Bethany Kehdy

A Champion of Middle Eastern Food & Recipes

Kebbeh Zghortaweeyeh & An Old Tradition

Kebbeh Zghortaweeyeh & An Old Tradition


Back in the good ol’ days when there was no twitter, facebook, television, oh and a food processor there were lovely ladies who made kebbeh b jorn; minced lamb pounded for at least an hour in a jorn or mortar. Those days are long gone! I had to state the obvious.


As you can imagine making kebbeh this way is lengthy, exhausting, dramatic and I’m not sure makes that much difference in taste or texture. I couldn’t tell and nor did anyone else.

But, it is a very beautiful process to watch.


Kebbeh is Lebanon’s national dish. It’s an art. It was one of the very early dishes I posted about, on this blog. Follow the link for the recipe on making the kebbeh mixture. Kebbeh is one of my favorite dishes in Lebanese cuisine.

So, what goes into kebbeh exactly? The freshest of minced lamb (same day-especially if you’re going to eat it raw), burghul (durum wheat), onion and spices. Then with that mixture you can;

Eat it raw (Kebbeh Naye) which is similar to steak tartare and is one of the popular methods of consumption in Lebanon.


You can spread it in a pan and bake it or you can mold it into torpedo shapes like in kebbeh qrass and stuff them with mince meat, onion and pine nuts. They are then fried or grilled.

Then, there is kibbet samak or fish kebbeh. There is also kibbeh b 3addas or lentils, kebbeh b batata or potatoes and I’ve even seen and made fusion versions such as aubergine kebbeh. So, basically substitute the lamb with the desired ingredient. Oh, and I almost forgot kebbeh ma laban or with yoghurt. Talk about stuff dreams are made of!

And then there is kebbet shaham or grilled kibbeh that is the specialty of a mountain village in north Lebanon, called zghorta. The kebbeh mixture is molded into qrass and then stuffed with small white, solid pieces of fat before it is grilled. The restaurant we had it at still pounded it by hand using  a mortar and pestle.

If you like to look after your arteries you can change the filling to incorporate whatever your heart desires. How about a herbed butter; perhaps mint? or adding pomegranate molasses, or tomatoes, or  cumin or chili or ginger or caramelized onions or almonds…whatever you think will compliment the lamb or the mixture ingredient of choice.


Don’t forget to remove the rims of meat. Also, the lovely meat pounding lady, said they keep them in the freezer for 30 minutes or in the fridge for 1hr before sending them on their way to the grill. In any case, when you decide to make kebbeh make a huge batch and freeze them for a lazy day! I find it tastes even better.


Alf sahtein! Thousand Healths!


23 thoughts on “Kebbeh Zghortaweeyeh & An Old Tradition

  1. I love kibbeh although i’ve never made it. My mom makes it when she visits me in Arizona. She makes it and freezes it for later. Maybe now i’ll give it a try.

  2. Such a delicate and lengthy process. We can learn a lot about the devotion the old methods put into cooking, truelly cooking with love. Thanks for this post.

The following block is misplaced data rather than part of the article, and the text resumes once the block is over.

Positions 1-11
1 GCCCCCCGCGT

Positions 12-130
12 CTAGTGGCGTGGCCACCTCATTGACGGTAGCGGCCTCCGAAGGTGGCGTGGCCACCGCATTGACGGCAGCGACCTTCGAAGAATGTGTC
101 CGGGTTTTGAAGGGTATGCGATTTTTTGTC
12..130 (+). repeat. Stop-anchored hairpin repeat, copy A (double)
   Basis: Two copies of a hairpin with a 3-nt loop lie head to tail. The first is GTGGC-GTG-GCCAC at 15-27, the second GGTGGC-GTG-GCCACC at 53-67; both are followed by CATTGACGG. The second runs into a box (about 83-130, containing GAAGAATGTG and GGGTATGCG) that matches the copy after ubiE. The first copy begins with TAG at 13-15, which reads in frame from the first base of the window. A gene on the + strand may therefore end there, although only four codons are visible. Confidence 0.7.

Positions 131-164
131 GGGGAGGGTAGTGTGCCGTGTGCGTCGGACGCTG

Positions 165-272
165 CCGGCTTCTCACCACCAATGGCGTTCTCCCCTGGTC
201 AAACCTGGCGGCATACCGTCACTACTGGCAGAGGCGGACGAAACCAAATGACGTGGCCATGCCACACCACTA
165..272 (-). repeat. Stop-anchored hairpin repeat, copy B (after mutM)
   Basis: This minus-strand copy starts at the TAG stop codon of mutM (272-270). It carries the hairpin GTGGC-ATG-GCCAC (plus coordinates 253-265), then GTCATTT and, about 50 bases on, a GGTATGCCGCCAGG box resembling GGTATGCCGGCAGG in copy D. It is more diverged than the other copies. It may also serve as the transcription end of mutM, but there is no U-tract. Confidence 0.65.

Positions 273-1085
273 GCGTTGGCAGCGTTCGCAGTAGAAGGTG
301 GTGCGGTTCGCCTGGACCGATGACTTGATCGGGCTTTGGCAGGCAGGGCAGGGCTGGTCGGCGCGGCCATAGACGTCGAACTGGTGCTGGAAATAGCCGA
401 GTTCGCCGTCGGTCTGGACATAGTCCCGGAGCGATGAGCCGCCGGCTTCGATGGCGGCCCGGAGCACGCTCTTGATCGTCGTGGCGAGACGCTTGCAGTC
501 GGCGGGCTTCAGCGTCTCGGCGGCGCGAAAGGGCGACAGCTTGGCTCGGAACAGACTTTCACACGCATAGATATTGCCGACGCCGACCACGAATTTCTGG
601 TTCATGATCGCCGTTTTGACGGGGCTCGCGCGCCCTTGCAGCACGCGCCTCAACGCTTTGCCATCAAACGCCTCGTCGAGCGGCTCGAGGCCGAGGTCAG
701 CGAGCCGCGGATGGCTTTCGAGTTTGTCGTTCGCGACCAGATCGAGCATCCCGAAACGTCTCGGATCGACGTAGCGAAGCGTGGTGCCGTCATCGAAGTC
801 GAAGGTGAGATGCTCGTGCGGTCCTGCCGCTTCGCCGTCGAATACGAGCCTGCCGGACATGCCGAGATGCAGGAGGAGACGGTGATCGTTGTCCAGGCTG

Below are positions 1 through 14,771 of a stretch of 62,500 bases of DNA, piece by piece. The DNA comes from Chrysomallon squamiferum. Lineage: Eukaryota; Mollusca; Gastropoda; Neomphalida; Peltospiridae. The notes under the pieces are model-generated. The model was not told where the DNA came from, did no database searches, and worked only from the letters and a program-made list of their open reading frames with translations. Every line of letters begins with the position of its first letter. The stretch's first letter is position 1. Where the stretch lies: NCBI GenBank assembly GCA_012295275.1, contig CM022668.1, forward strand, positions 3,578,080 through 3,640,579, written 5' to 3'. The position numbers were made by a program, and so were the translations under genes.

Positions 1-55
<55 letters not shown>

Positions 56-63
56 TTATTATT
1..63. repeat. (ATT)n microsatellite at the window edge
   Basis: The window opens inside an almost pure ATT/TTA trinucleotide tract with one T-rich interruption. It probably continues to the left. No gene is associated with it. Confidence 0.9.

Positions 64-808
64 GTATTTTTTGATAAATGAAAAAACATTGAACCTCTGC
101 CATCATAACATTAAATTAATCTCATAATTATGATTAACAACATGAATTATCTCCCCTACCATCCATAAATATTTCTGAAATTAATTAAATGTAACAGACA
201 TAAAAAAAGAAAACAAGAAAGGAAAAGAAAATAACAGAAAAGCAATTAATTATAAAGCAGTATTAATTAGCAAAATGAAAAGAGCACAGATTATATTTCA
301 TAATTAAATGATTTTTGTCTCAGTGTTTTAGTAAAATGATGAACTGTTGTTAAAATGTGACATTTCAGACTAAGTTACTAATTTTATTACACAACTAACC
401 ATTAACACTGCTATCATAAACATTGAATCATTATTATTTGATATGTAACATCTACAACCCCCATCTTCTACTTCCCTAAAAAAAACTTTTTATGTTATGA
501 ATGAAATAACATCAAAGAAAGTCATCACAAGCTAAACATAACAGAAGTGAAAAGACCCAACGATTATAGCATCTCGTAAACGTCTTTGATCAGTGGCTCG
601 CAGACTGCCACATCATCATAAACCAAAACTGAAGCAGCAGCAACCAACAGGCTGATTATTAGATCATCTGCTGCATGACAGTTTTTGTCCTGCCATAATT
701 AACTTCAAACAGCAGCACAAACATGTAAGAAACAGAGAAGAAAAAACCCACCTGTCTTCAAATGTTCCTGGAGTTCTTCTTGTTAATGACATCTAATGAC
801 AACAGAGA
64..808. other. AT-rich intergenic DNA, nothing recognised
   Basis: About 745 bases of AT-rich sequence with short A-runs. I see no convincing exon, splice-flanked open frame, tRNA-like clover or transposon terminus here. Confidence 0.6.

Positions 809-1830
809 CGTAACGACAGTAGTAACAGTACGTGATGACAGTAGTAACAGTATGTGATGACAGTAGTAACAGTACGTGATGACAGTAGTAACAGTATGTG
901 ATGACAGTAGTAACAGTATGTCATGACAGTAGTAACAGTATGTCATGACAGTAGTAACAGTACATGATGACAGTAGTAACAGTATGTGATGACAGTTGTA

I realllllly enjoyed the videos!

  3. Again a very cultured post. I really feel if i had never been to Lebanon i could get a good feel for the country from your most recent posts.

    Thank you.

  4. I agree, your videos show the blogging world the culinary, cultural, and landscape of our pearl, the Paris of the Middle East.

  5. Not to mention the people too, they are so hospitable and open to share their methods, history, and photos with DKS.

    I enjoy this site for many reasons; the food, the culture you captivate on all your journeys, and the realness in all of it with – your dash of simplicity of course!!

  6. The first and only time I had kibbeh naye was in Lebanon. I can still remember there was a large group of us, we were all sitting around a long table, and the only dish I remember from all that time was kibbeh naye. It was so incredibly fresh as well!

  7. Come over (Ehden-Zghargta North of Lebanon) and taste the Kebbie and others delicious meals, and specially enjoy our lovely weather during all four seasons.

  8. Hi Bethany,

    I loved to see this recipe of Kibbeh. My grandfather came from Lebanon to live in São Paulo, Brazil. My father later moved to Rio de Janeiro, where I was born.

    Kibbeh is extremely popular there as a bar snack and you can find it everywhere! We tend to form little ‘spinning top’ shames with it and deep fry it, but I helped my dad prepare it and we end up eating a lot of it just raw!

    I moved to London some 23 years ago and work as a designer, web designer and budding video-maker. I’d love for you to check my own version of Kibe (that’s how we spell it in Brazil) and would love to meet up one day (I’m in SW18) for a chat.

    All the best,
    Nando Cuca.

    Here’s that video recipe link:

  9. You have an amazing blog!! i really love getting inspired by the pictures and your style of writing, your recipes are authentic and so unpretentious if that’s even a word! I just started my own middle eastern food blog, it is very exciting! any tips for a newbie like me? i would love to hear from you!

  10. Do you know of a good place for getting Lebanese spices in the USA? I have found some of the places do not have good recipes for their spice mixtures. I would appreciate any help you can give. Like you I grew up in Lebanon and came to the US at the age of 17.

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